The selection policy of John Steele, former CEO of the RFU, could be sorely tested by the “exceptional circumstances” stipulation. (Image | The Guardian)

It was in December 2010 that John Steele, then CEO of the Rugby Football Union (RFU), sent a letter to all England players describing a new selection policy. The RFU believed that the best route to World Cup success in 2015 was to develop players within the English club system, using the advantages and release privileges of the Elite Player Squad structure. As such, players who chose to take a contract with an overseas club would only be selected “in exceptional circumstances.”

A year and a half later and “exceptional circumstances” have become somewhat flexible.

At first, players who had signed overseas contracts before the embargo came into force were allowed. Then Ben Morgan was selected from Llanelli with the excuse that he wasn’t on England’s radar when he signed his last contract. Now James Haskell has been chosen for the upcoming South African tour, despite still being under contract to the Highlanders in New Zealand, on the basis that he will be returning to England for next season.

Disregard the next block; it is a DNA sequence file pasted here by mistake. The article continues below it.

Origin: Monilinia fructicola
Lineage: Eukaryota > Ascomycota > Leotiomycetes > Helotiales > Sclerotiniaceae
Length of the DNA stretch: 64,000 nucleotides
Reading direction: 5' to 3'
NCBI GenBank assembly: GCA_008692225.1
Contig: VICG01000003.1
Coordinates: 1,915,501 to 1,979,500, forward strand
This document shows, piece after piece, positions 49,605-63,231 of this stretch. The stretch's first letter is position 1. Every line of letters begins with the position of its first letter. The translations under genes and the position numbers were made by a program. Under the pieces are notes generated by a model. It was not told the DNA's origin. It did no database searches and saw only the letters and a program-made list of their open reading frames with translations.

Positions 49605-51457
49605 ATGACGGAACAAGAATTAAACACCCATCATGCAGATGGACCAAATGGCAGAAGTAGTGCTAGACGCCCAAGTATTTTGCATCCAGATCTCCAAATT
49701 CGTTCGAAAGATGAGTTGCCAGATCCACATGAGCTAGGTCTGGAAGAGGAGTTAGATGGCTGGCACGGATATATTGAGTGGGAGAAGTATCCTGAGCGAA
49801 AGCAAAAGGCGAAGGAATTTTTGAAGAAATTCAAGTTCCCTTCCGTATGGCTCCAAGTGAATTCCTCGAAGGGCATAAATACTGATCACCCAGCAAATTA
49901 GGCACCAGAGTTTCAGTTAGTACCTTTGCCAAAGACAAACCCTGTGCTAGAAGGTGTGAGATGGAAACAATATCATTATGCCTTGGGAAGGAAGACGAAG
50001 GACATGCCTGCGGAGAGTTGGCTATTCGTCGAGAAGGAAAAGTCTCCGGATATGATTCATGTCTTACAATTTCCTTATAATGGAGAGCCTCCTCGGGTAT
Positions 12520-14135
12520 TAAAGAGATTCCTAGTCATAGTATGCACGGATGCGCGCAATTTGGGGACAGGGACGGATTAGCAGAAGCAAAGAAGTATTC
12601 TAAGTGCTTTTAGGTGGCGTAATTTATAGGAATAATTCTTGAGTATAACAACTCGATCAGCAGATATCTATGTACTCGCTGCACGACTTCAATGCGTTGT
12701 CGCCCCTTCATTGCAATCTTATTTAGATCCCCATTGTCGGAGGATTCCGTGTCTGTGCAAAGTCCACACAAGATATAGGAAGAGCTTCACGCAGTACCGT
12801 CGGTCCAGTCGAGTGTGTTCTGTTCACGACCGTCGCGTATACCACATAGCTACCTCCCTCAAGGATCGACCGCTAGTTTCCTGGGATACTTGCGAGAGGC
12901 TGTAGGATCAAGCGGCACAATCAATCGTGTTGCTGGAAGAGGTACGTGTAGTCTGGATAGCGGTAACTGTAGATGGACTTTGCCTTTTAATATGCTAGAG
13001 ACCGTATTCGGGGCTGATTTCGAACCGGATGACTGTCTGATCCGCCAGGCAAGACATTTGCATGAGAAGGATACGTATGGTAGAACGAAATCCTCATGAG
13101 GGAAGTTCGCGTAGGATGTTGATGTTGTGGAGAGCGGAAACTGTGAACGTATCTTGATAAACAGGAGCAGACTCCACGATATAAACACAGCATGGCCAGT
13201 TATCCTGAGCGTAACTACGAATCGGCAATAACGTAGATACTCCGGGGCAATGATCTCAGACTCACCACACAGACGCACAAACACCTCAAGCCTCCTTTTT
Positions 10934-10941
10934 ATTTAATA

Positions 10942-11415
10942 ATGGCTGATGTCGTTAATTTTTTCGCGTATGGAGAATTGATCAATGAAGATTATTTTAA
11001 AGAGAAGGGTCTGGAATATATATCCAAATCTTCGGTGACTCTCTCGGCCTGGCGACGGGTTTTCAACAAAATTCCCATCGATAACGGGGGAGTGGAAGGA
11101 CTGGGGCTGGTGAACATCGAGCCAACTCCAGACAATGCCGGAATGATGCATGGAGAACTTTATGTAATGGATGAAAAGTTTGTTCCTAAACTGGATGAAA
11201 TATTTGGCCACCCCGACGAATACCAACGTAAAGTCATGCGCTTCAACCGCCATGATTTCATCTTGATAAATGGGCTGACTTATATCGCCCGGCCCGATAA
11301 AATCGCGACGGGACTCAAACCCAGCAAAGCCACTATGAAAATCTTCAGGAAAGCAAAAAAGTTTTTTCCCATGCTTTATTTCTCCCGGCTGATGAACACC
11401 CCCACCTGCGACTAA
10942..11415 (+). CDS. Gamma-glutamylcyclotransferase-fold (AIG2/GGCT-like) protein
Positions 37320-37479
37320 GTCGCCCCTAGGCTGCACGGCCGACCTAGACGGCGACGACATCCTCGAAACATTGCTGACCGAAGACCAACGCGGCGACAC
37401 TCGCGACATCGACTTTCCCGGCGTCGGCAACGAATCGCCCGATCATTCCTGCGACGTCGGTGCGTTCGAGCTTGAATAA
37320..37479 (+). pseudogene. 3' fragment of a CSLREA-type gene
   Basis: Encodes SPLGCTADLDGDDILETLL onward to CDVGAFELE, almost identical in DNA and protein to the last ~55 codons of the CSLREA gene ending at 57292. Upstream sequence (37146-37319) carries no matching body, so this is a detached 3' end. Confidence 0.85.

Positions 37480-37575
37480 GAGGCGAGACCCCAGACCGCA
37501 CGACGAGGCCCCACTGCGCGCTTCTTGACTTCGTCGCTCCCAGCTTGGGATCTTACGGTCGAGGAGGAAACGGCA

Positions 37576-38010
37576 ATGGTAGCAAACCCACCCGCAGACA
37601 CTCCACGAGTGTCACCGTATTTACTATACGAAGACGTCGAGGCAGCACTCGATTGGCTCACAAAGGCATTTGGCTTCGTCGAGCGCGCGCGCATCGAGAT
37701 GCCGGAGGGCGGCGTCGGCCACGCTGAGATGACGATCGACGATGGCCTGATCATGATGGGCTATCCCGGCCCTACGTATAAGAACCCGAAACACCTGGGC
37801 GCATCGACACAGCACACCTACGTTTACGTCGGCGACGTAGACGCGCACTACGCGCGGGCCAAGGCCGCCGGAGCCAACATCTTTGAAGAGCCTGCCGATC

However, the biggest test of the rule is soon to come. Steffon Armitage is playing so well for French club Toulon that he has been voted the player of the season in the Top 14; no small achievement in a league featuring the likes of Dusautoir, Masoe and Harinordoquy. He is a specialist openside flanker, a position that England are short on, and he is in the form of his career. He also has no intention of coming home in the immediate future.

On form alone, he can’t be ignored. So why continue with a policy that will either harm the national team or become a joke through a succession of unexceptional exceptional circumstances?

The answer lies in two other international rugby teams. New Zealand were the first team to tell their players back in the mid 1990s that, if they took the pound, franc or yen, they would be ineligible for selection. The relative financial weakness of the New Zealand Rugby Football Union (NZRFU) left them without any defence against the superstar wages available in Europe and Japan apart from forcing players to choose between the pride of an All Black shirt or a lucrative payday.

It wasn’t just about protecting the domestic league, but about protecting the national side. Rugby is a unique sport where a collection of superstars can easily be humbled by a well-drilled and coherent team. A team that has to gather its components from the four corners of the earth is often hampered by a lack of familiarity and preparation time, not to mention the jet-lag.

Incredibly, New Zealand have yet to make an exception to this policy. Even in real exceptional circumstances, such as the fly-half injury crisis in last year’s World Cup that saw them go down to their fourth choice, they didn’t consider looking outside their domestic league.

The fortitude with which they’ve enforced the rule has led to massive benefits. No player doubts that moving from New Zealand means their All Black career is suspended and so the exports are mostly limited to the fringe or players whose international careers are drawing to a close.